Poor weather foils rescue efforts for endangered, entangled right whales
In this March 28, 2018, file photo, a North Atlantic right whale feeds on the surface of Cape Cod bay off the coast of Plymouth, Mass. Six of the endangered right whales died in the Gulf of St. Lawrence in June 2019, prompting scientists and conservationists to call for a swift response to protect the endangered species. (AP Photo/Michael Dwyer, File)
Search and rescue efforts for three endangered North Atlantic right whales that were found entangled in ropes were foiled on Wednesday because of poor weather conditions.
The Department of Fisheries and Oceans said in a news release that it hopes to resume at-sea and aerial surveillance Thursday morning.
"While poor weather conditions have caused difficulties in our search efforts since these right whales were first reported, DFO and partners remain committed to taking all possible steps to re-locate these whales and initiate disentanglement efforts if/when it is safe to do so," it said.
Last week, three whales were found entangled in ropes. One of them spotted by the Canadian Coast Guard east of Miscou, N.B. with a rope around its tail and thought to be dragging something heavy.
The two others were seen in other locations -- one east of Gaspe, Que., and another east of Miscou.
All three entangled whales were spotted in areas already closed to fishing, the department said.
Late Tuesday evening, the National Oceanic and Atmospheric Agency located a right whale known as number 4440 during an aerial surveillance flight, it said in the release.
The department worked with NOAA and Campobello Whale Rescue team to reach the whale to install a satellite tag on it but were unsuccessful.
Martin Haulena, head veterinarian at the Vancouver Aquarium Marine Science Centre, said while disentanglement techniques have been quite successful if they can get to the whales, they are rather difficult.
"As you can see it's very complicated, very weather dependent, very dependent on reliably being able to site whales, whether whales are in an area where they can be approached by boats, " he said. "So yeah it's quite a complicated procedure and unfortunately very, very dangerous."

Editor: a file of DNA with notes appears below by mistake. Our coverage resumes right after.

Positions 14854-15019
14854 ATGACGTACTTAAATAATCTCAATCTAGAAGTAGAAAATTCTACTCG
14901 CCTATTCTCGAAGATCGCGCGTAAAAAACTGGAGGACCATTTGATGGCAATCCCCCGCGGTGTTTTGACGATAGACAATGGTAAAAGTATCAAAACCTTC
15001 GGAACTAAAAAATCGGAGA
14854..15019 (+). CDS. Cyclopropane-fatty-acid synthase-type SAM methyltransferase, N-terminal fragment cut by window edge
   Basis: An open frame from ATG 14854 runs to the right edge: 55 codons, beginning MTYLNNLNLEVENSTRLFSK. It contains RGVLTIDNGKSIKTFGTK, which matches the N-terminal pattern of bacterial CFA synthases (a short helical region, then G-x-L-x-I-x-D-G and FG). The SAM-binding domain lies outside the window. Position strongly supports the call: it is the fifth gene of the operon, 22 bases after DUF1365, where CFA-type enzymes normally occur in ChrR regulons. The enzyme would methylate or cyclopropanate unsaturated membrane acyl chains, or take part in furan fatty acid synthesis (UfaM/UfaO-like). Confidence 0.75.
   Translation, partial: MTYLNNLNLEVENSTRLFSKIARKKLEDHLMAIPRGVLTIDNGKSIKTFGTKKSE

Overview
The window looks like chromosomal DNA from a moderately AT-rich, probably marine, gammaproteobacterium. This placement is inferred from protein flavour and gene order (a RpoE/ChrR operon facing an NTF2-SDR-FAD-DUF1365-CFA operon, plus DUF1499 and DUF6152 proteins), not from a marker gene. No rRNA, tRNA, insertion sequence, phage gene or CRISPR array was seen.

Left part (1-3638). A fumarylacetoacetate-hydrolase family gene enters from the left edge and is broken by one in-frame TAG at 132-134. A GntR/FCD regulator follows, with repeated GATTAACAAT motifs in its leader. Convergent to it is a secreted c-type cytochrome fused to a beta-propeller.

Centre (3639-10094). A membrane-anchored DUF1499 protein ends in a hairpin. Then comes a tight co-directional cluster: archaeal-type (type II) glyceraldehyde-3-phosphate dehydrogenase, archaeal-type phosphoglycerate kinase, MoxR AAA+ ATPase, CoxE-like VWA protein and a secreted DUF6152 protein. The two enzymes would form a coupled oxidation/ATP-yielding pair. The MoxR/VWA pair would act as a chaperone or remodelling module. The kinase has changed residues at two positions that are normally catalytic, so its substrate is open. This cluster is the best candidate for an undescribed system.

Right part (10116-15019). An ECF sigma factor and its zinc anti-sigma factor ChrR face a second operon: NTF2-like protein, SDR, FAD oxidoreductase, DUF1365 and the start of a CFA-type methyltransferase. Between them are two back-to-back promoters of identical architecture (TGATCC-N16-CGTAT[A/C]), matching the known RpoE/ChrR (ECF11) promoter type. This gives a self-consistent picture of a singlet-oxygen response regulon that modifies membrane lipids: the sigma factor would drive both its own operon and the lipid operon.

The department acknowledged that locating these three whales is a challenging task.
Right whales spend a significant amount of time swimming under water, making it difficult to observe them from the air, it said in the statement.
"To add to the challenge, an entangled whale can often still swim with gear attached to it and can therefore change position frequently after being sighted," it said.
Haulena said the rescue efforts combined with the measures "certainly can't hurt," but added he worries "there's just too few of these guys to recover and still so many dangers left. So it's hard to tell."
"Certainly everything is going in the right direction as far as regulations go, yet it's very difficult to know whether it's enough."
A federal study says measures taken to protect these whales from being struck by ships and getting caught in fishing gear may not be doing enough to prevent more of them from being hurt or killed in Atlantic Canada.
Haulena said the right whale is one of the most endangered populations of baleen whales anywhere in the world.
Six whales have died in Canadian waters in the last several weeks with necropsies showing three of the deaths were due to vessel strikes.
Transport Canada and Fisheries and Oceans Canada have implemented several measures to protect these animals, including increasing surveillance, expanding slowdown zones and changing the rules that trigger fishing shutdowns.
The whales number only about 400.
"That population is in trouble largely due to human causes," Haulena said. "So entanglement and boat strike are probably the two biggest threats both of those directly caused by people."
A study published in the journal Diseases of Aquatic Animals last month looked at the causes of 70 whale deaths between 2003 and 2018.
It found that 22 of the deaths were because of entanglement, and 16 from vessel strikes. The paper also found that none of the deaths were from natural causes, but rather from human activities.
"It's not a good time to be a marine mammal unfortunately," Haulena said.